VIDEO: Rep. Pressley Questions Experts on the Impending Eviction Tsunami

July 24, 2020
Press Release
“We are staring down an unprecedented financial cliff, but the necessary sense of urgency seems to be limited to this chamber.”

Video (YouTube)

WASHINGTON – In a House Financial Services Committee hearing yesterday, Congresswoman Ayanna Pressley (MA-07) discussed the unprecedented financial cliff facing millions of renters and homeowners, the economic consequences of millions losing their homes, including the ability to return to work, and why funding for legal representation is so critical.

A full transcript of her remarks and exchange with witnesses is available below.

Transcript: Rep. Pressley Questions Experts on the Impending Eviction Tsunami
House Committee on Financial Services
uly 23, 2020

REP. PRESSLEY: Thank you, Chairwoman Waters and thank you to our witnesses for joining us today.

2008’s financial crisis was a Great Depression-level event for Black Americans, wiping out decades of gains in Black home-ownership, which has now fallen to its lowest rate since the passage of the 1968 Fair Housing Act.

Former homeowners became renters. By 2018, nearly 60 percent of Black households rented their home.

This weekend, the last unemployment checks will go out and the limited eviction moratorium will expire. Next weekend, the rent will be due and 30 percent of Americans have little to no confidence that they will make it.

In short, we are staring down an unprecedented financial cliff, but the necessary sense of urgency seems to be limited to this chamber.

Secretary Reich, as bluntly as possible, what is the economic impact of millions losing their housing all at once?

SEC. REICH: As clearly and as sharply as I can possibly articulate this, Congresswoman, the effect will be catastrophic. Not only the personal suffering of people who become homeless or have to move in with others, but also the public health consequences in a pandemic of more crowding, more density, more passage of the infection. And thirdly, a huge problem with regard to stimulating the economy, because you see, people who are homeless or who are with others or in more dense quarters, it's going to be very, very hard for them to be either productive members of society, but also productive consumers in terms of stimulating the economy. So, on every check mark, it is going to be a disaster.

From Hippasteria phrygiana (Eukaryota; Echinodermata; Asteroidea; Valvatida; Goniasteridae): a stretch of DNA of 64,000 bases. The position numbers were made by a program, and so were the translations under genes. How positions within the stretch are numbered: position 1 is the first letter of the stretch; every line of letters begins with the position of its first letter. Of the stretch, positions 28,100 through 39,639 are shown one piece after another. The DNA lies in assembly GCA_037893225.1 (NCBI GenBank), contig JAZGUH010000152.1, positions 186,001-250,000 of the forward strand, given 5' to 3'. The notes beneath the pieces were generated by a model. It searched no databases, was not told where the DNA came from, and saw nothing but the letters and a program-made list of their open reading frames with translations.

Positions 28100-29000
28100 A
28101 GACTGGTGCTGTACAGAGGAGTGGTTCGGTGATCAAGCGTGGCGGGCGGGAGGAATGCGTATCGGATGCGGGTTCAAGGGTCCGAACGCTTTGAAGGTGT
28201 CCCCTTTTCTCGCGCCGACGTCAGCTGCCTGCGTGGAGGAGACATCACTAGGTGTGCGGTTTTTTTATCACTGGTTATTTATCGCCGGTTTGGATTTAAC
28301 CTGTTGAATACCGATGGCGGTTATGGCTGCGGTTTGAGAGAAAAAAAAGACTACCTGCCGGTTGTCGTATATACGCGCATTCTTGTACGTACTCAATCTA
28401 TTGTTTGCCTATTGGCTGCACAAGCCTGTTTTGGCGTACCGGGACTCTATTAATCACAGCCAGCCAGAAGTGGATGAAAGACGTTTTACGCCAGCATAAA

REP. PRESSLEY: And for my colleagues concerned with "getting people back to work," how difficult will it be for those who are losing their housing to reenter the workforce versus those who are able to stay in their homes?

SEC. REICH: The data we have on past recessions and also people who've lost their housing even in a non-recession situation, suggests that it is going to be very, very hard. If you are homeless, or if you don't have a permanent address, it is extremely difficult to even find a job. To even make an application for a job. You lose the moorings and anchor that a house or a home gives you. You also lose the capacity to communicate with potential employers. It is in every respect a gigantic problem for people, and it's coming up. I agree with you, it's right around the corner. 

REP. PRESSLEY: Thank you and we know the burden of this eviction tsunami will disproportionately fall on Black renters, Black women in particular.

In my home state of Massachusetts, Black renters are almost two and a half times more likely to have an eviction filed against them, while Black women are three times as likely to have evictions filed against them that are ultimately dismissed -- a stain that remains on their credit report, nonetheless.

In fact today, a study from City Life/Vida Urbana found that almost eighty percent of the Boston eviction cases currently suspended by the moratorium are in neighborhoods of color.

Secretary Donovan, many renters covered by the CARES Act still faced illegal evictions. How likely is the average renter to know their rights against their landlord?

SEC. DONOVAN: Unfortunately, we find so often that families either are not aware of their rights or are afraid to ask for assistance because of numerous issues, including their status and other forms of discrimination. And so one of the things in addition to the important provisions that are in the Heroes Act in terms of rental assistance and eviction prevention, is investments both in housing counseling that help to inform renters and owners about their rights, as well as assistance for legal representation. Legal aid has been a very powerful tool that we saw in the mortgage crisis to make sure that there is assistance available, to know your rights, and to be fairly represented. I would also add that we are absolutely seeing, even before the evictions begin if the moratorium expires, terrible choices being made between putting food on the table because housing is the single biggest expense, I think it's enormously important your investment in SNAP and the expansion of food assistance as well in the Heroes Act. 

REP. PRESSLEY: Thank you and New York was the first city to launch Right to Counsel. So in addition to a nationwide moratorium on evictions, do you agree it is critical that we ensure legal representation for those facing evictions? Yes or no.

SEC. DONOVAN: As a proud New Yorker, I would absolutely agree. 

REP. PRESSLEY: Very good. Well, I'm pleased that the Heroes Act did include my bill and Representative Tlaib's bill, the Public Health Emergency Shelter Act, which provides over $11 billion in critical funding to local and state efforts to protect those facing homelessness during this pandemic.

However, without intervention, the number of people experiencing homelessness will skyrocket.

Thank you and I yield.

 

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